City airport protesters plead guilty to aggravated trespass

City airport protesters plead guilty to aggravated trespass

Nine people who occupied the runway at London City airport as part of a Black Lives Matter protest have admitted aggravated trespass.

More than 130 flights were grounded when the group chained themselves together at 5.30am on September 6.

About 9,000 passengers were affected when the runway was shut until midday.

The group of nine all pleaded guilty at Westminster Magistrates' Court to aggravated trespass by disrupting a person engaged in a lawful activity.

They were all given an 18-month conditional discharge except for two defendants, Deborah Francis-Grayson and Alex Etchart, who had previous convictions for similar protests.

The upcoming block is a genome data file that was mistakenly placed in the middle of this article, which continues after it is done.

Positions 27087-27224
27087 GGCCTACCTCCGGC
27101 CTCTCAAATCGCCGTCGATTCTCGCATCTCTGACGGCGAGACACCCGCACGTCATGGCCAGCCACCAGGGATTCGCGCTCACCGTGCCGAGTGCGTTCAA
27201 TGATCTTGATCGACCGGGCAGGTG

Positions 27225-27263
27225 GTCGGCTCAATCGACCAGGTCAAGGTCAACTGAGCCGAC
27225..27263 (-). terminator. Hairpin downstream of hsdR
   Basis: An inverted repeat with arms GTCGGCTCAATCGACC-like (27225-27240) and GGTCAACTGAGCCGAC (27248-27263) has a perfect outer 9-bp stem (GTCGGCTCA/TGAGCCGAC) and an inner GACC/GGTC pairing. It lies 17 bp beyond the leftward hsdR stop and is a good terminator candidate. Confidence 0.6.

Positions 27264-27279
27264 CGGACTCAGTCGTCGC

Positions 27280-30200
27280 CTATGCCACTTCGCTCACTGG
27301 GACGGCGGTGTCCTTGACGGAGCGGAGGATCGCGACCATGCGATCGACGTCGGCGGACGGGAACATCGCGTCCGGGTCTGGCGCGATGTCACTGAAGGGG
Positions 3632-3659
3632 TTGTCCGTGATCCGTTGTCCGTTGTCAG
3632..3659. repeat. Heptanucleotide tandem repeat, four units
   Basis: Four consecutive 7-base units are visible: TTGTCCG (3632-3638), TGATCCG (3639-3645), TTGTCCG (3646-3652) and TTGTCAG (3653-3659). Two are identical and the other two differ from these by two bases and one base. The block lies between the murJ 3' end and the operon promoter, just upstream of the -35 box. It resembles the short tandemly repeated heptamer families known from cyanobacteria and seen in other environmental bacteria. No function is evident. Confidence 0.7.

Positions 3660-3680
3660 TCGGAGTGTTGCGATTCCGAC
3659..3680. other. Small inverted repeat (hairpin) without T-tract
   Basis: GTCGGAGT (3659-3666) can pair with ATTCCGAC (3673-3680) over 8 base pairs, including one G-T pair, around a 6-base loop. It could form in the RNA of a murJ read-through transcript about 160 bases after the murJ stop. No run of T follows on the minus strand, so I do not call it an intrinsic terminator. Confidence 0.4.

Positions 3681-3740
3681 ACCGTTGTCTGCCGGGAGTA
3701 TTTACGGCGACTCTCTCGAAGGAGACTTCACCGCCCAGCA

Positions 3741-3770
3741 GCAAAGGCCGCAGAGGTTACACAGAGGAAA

Francis-Grayson, 31, was given a three-year conditional discharge while Etchart, 26, received a two-year conditional discharge.

All nine defendants were also ordered to pay prosecution costs of £95.

The court heard the nine protesters used rafts to cross the surrounding river.

They then climbed the dock to access the runway where they set up a tripod and one person chained himself to the tarmac.

The other protesters then fixed themselves together with armlocks which contained a metal tube and expandable foam.

Sentencing, District Judge Elizabeth Roscoe said she did not "underestimate the sincerity of your beliefs" but found it "hard to see the link between the [Black Lives Matter] protest movement" and City airport.

She said the disruption caused was not "a minor matter" as it "put fears and doubts in minds" that areas of the airport "are easily accessible".

Prosecutor Philip McGhee said the disruption had "inevitably" caused a negative reputation to the airport and airlines but it was "not possible to quantify" the costs, the BBC reported.


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